Monday, March 10, 2014

Is chiropractic care the missing link: How our musculoskeletal system affects the way we think, move and feel part 1

O.k. so there are a lot of these paleo bloggers on the blogsphere who all have their niches. We have guys like Chris Kresser who is like the researcher guy, Dave Asprey is like the cyclical ketogenic coffee guy, Richard Nikoly is the resistant starch and probiotics guy; etc, etc, etc...

I am not trying to be anything in particular but I am trying to look at things from all aspects. The whole purpose of this blog is to basically wade through this murky river called health. Things are really unclear when it comes to health and there are a lot of factors that play in to what determines if someone is healthy.

My goal is to basically pick apart bits of pieces of information and basically combine the best of all worlds in regards to my own health and performance... while along the way  running my own experiments and hopefully enlightening people to some things as well.

Anyways what I want to cover in this post or rather the next couple of posts is the importance of good chiropractic, massage therapy and basically stuff that relates to the musculoskeletal system. I think this may be under appreciated or rather an overlooked component when it comes to health, especially to the non-athlete in regards to how it can affect all aspects of life.


I think in general athletes both amateur and professional understand the importance of regular manipulation as well as massage therapy in how it relates to recovery and performance in a given sport. However, what about in the terms of things like allergies, autoimmune conditions, stress and cognitive performance. I think in terms of the health of our spine and muscles can also determine if whether certain conditions will manifest themselves or rather how severely.

I know this is probably generally a long introduction to a post but when I blog I usually like to do a bit of stream of consciousness type stuff. But since I am making a concerted effort to make this material more professional here is just a list of facts in regards to chiropractic care that I feel is good to share in regards to this topic.

text via: One Chiropractic Community
  • A 2004 study showed patients who went to Chiropractic Physicians as their primary care providers had a 43% decrease in hospital admissions, 52% reductions in pharmaceutical costs and 43% fewer outpatient surgeries and procedures.(1) (Choose Chiropractic not only to be at your best but also to minimize risk of recommendation of drugs or surgery. Dr. Hanson’s note)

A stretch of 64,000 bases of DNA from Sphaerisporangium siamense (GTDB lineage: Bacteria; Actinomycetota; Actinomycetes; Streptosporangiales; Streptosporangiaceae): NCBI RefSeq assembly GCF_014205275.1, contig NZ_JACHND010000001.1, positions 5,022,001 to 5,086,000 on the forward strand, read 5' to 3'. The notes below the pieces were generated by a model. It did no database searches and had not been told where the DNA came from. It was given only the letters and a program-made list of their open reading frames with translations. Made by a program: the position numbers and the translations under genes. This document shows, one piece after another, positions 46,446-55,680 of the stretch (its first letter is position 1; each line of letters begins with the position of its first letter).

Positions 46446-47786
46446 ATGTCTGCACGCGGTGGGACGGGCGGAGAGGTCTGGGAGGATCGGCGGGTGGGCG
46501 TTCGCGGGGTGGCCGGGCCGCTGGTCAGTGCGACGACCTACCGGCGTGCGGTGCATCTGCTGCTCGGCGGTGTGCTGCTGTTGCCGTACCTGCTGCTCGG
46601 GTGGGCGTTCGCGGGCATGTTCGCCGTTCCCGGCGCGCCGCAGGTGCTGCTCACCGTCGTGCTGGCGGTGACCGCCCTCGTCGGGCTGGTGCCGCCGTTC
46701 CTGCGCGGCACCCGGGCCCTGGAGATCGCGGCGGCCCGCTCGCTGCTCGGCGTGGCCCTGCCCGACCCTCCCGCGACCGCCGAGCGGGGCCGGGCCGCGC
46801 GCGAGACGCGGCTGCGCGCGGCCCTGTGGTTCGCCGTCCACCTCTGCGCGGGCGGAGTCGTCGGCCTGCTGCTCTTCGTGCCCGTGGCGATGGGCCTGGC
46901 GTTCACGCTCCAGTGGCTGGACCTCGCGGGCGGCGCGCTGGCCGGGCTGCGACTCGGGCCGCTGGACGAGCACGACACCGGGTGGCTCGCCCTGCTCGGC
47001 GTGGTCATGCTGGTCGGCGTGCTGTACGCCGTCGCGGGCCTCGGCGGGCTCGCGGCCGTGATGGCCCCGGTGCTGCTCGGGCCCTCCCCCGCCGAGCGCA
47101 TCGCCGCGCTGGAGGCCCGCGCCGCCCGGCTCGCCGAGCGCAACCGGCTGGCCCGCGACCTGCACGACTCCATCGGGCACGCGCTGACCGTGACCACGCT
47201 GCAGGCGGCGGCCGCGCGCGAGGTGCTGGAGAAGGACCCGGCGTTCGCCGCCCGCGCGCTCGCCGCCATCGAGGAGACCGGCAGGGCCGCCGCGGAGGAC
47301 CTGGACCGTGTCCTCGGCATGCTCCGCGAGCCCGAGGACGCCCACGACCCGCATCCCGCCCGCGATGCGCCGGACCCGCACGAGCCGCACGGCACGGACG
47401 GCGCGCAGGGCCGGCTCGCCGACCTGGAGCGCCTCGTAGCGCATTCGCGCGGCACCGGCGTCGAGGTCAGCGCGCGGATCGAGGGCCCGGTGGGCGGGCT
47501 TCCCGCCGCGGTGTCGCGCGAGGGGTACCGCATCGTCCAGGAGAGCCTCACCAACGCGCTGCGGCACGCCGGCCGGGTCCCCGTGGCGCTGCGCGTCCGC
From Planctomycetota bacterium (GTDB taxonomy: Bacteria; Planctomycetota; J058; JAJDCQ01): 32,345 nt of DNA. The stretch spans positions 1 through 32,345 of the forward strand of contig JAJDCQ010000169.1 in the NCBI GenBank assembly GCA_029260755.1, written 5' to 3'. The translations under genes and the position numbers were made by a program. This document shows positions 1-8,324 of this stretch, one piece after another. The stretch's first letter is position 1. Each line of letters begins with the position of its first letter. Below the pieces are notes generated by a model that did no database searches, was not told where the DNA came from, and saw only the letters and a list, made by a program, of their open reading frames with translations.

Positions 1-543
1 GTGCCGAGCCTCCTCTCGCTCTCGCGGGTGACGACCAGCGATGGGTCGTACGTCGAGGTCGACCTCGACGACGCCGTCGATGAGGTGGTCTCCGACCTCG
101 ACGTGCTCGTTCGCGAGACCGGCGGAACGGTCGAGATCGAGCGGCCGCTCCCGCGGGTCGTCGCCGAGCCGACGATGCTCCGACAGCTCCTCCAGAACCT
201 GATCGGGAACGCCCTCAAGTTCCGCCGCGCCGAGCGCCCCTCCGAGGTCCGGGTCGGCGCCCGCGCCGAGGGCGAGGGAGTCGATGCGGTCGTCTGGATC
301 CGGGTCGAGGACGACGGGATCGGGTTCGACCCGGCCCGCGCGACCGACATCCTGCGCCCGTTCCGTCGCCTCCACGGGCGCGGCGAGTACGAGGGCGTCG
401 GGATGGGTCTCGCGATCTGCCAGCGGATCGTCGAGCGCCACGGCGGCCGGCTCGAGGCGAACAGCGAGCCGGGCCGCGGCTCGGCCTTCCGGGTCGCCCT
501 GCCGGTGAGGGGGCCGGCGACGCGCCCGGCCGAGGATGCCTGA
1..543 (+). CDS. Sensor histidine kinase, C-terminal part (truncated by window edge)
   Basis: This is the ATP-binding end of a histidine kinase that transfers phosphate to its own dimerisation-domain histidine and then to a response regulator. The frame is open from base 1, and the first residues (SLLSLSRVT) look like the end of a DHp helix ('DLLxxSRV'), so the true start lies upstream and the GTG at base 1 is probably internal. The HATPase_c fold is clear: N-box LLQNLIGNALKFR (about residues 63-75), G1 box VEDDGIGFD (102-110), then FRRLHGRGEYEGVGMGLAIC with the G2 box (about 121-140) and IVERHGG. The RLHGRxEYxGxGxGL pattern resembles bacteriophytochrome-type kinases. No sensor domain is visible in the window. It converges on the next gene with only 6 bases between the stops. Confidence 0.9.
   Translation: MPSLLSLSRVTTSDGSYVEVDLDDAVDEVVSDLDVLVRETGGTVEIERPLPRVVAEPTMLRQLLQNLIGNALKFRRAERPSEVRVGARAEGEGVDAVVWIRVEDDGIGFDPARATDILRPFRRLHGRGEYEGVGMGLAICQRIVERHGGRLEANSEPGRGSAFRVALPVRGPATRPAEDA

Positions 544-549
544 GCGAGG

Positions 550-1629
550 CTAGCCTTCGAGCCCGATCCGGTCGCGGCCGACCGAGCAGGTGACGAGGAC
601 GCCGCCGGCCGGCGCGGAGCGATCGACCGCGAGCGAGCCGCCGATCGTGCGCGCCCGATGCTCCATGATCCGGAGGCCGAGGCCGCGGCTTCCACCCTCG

• A 2010 study by Blue Cross Blue Shield of Tennessee found that low back pain care initiated with a Doctor of Chiropractic saves 40% on health care costs when compared with care initiated through a medical doctor.(2)
  • A 2004 study published in the British Medical Journal found spinal manipulation would be “a cost-effective addition to ‘best care’ for back pain in general practice.”(3)
  • A 2010 study at the University of British Columbia found that for lower back pain of less than 16 weeks, guidelines-based care provided by Chiropractic Physicians is significantly more effective than “usual care” provided by medical physicians.(4)
  • In a follow-up 2007 study to the one above, patients enrolled in a Doctor of Chiropractic network experienced fewer hospital visits, spent less time in a hospital for care, underwent fewer surgeries and used far fewer pharmaceuticals than other HMO patients who received traditional medical care.(5) (Decreased use of hospitals, surgeries and pharmaceuticals – who doesn’t want that? Dr. Hanson’s note)
  • In a 2009 report by Arnold Milstein, MD, MPH of Mercer Health Benefits, and Niteesh Choudhry, MD, PhD, of Harvard Medical School found “…when considering effectiveness and cost together, Chiropractic Physician care for low back and neck pain is highly cost effective, [and] represents a good value in comparison to medical physician care…”(6)
  • According to a 2004 article in the Journal Spine: Spinal manipulative treatment for both chronic and acute lower back pain was more effective and provided more short-term relief than many other types of care, including prescription drugs, physical therapy and home exercise.(7)
Don't get me wrong I do think there are definitely some weirdos as well as evil fucking schills that exist in this world of chiropractors its probably just the nature of the job though. Its a fringe medical professional that is largely under appreciated and has a real fucking weird history to it.

Here is an excerpt from a Wikipedia article about D.D. Palmer 


 text via Wikipedia:
 Palmer was born in Pickering, Ontario, to Katherine McVay and Thomas Palmer.[2][3] At age twenty he moved to the United States with his family. Palmer held various jobs as a beekeeper, school teacher, and grocery store owner, and had an interest in the various health philosophies of his day, such as magnetic healing, and Spiritualism. Palmer practiced magnetic healing beginning in the mid-1880s in Burlington and Davenport, Iowa.